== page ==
Going Home for the Holidays: Some Strategies for Sanity

November is the month that many people begin to process how difficult and stressful the Holidays are. Particularly if they will be around family this year. They find that they become irritable, feel anxious inside, or even downright dread being home. There are many reasons why this can be the case.

For some, this is the first Christmas without a loved one. For others, they are afraid of being around an abusive family member. For all families there is a natural family dynamic that is often at play. Marriage and family therapists call this dynamic "homeostasis." I define it this way:

Homeostasis is "the tendency of a group to maintain its well worn patterns and to resist change."

Many people (who seem to be well adjusted adults) go home and find themselves regressing to the roles of their youth.

In one family, it may look like this:

Sitting down at the table, Dad complains about what his kids have not accomplished. Then he jumps to talking about politics. Mom fills everyone's plate to the brim. Then she hints at how her oldest daughter needs to lose weight. The youngest child becomes the helpless baby sister who can't do anything right (even though she's a succesful laywer). The older brother hogs the remote like he's 16 years old again. The middle sister tries to keep the peace in the family by distracting everyone with baby photos.

In your family, it may look different. The truth is this: no matter how far we get away from our families geographically, we find ourselves returning to the roles we played when we were kids.

This truth when lived out can be quite stressful and anxiety provoking. Going back to homeostasis is not fun.

So, how can we survive the Holidays with our family?

There are a few strategies that can help us weather the dynamic of homeostasis.

#1- Accept that homeostasis is inevitable.

By expecting that it will be there, we can go into the Holidays with open eyes and be proactive versus reactive. You can be proactive about it by expecting it, and having a plan for when it happens.

#2- Pause and breathe.

This helps us engage our body through the parasympathetic nervous system. It allows us to make wiser choices. We'll discuss this more in future blog posts. (You can check out a simple, helpful breathing exercise here: https://youtu.be/YRPh_GaiL8s )

#3- Take breaks from your family.

Yes- you have permission to do this! Remember that holidays are also vacations. Here are some ideas for taking a break:

-Go outside and take a leisurely walk by yourself, or even with a family member you enjoy.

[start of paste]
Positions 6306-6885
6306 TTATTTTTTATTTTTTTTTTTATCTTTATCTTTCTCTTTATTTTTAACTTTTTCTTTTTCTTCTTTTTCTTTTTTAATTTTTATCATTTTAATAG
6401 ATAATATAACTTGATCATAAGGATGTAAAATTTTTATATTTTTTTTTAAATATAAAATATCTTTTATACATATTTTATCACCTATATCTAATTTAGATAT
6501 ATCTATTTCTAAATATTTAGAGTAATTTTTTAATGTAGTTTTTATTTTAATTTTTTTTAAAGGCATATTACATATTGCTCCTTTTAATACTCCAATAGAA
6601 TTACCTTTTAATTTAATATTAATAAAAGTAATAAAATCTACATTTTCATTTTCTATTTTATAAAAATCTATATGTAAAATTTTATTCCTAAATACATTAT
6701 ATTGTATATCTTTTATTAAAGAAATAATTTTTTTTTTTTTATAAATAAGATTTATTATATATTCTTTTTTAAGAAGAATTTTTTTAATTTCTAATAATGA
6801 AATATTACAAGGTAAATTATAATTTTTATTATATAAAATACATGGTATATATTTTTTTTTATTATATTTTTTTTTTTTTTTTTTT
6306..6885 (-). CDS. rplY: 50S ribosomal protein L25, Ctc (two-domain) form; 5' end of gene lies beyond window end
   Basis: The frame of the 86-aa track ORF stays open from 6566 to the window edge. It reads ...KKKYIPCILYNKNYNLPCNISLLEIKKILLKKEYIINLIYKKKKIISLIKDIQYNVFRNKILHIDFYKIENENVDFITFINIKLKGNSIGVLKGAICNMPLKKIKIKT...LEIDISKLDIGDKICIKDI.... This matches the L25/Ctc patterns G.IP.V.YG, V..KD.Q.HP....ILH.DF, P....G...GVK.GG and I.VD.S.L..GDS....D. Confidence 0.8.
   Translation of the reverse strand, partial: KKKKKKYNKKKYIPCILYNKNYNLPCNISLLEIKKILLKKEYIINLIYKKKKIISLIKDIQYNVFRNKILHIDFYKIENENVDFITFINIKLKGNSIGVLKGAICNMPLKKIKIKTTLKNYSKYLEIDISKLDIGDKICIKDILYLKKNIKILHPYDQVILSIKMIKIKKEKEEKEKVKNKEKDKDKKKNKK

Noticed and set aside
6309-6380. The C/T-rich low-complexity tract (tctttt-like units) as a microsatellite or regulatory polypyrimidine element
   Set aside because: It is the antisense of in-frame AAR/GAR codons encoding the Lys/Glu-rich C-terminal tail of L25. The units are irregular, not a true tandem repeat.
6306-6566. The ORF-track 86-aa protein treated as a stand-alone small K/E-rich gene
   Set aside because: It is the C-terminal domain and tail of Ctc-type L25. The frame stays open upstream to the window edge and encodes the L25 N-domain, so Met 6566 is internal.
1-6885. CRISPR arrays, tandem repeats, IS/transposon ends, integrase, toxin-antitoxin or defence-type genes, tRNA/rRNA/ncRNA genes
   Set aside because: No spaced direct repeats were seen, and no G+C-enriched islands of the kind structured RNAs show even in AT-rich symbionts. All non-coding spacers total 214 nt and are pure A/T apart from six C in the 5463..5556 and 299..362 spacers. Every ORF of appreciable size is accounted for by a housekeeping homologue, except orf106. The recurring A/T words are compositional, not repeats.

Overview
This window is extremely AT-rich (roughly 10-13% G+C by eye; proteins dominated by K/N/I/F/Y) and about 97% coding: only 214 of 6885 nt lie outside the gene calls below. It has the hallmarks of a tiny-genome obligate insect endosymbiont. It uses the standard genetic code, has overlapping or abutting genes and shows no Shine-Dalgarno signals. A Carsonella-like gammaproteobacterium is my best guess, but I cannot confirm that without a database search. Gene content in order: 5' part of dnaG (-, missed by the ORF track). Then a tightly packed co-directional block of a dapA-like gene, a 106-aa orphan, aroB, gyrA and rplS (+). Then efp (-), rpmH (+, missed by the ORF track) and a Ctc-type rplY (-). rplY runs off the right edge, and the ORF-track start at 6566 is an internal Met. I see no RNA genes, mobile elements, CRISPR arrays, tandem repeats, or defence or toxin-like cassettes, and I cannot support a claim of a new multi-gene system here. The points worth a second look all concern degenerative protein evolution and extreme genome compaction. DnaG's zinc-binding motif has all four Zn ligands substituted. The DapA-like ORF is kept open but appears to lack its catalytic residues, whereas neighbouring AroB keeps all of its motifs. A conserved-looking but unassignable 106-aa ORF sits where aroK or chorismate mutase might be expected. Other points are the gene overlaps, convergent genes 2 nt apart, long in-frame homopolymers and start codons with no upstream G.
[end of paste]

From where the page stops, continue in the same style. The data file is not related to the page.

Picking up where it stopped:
-Take a nap here and there.

-Take an hour away in a separate room and read.

-Find someone that you can lean on. Identify a family member who “gets” your experience. You can even agree to call one of your friends for both of you to vent. (Remember, you aren't the only one with a family issue, your friend may need someone to talk about what is happening with their family too!)

#4- Remember that you will leave your family and return to your own home at some point.

Sometimes, it may feel like forever. But, the reality is that this holiday is a limited time, and you'll go back to your own home and your own routines soon. Remember what's waiting for you when you get home. You have friends and your therapist to process whatever happens.

#5- Radically accept that you cannot change everything.

Be mindful and aware of your humanity. Attempting to change a family pattern that was cultivated over decades in one weekend is too much. It is a heavy, impossible lift. While it is important to speak your experience when it seems safe- be sure to remember why you are speaking. If you are speaking truth to sustain your integrity, great! If you are speaking truth to overhaul how your family carries out its homeostasis, not great.

Many clients have found the recitation of the Serenity Prayer to be helpful. (This is often used with the Twelve Step Programs. You can use it with any higher power). This prayer, written by Reinhold Niebuhr, says,

“God, grant me the Serenity to accept the things I cannot change, Courage to change the things I can, and Wisdom to know the difference.”

If it helps- recite it when you wake up before you've engaged with anyone and again when you go to bed at night.

When you are home with your family remember there are things you can change and things you can’t.

In the end, you can’t change your family. Yet, you CAN make choices about how you will change your responses to the homeostasis of your family. The above ideas give you some alternatives to pick from.

If the holidays are stressful for you and you want someone to talk with about it, feel free to Contact Us.



Photo by Sebastián León Prado on Unsplash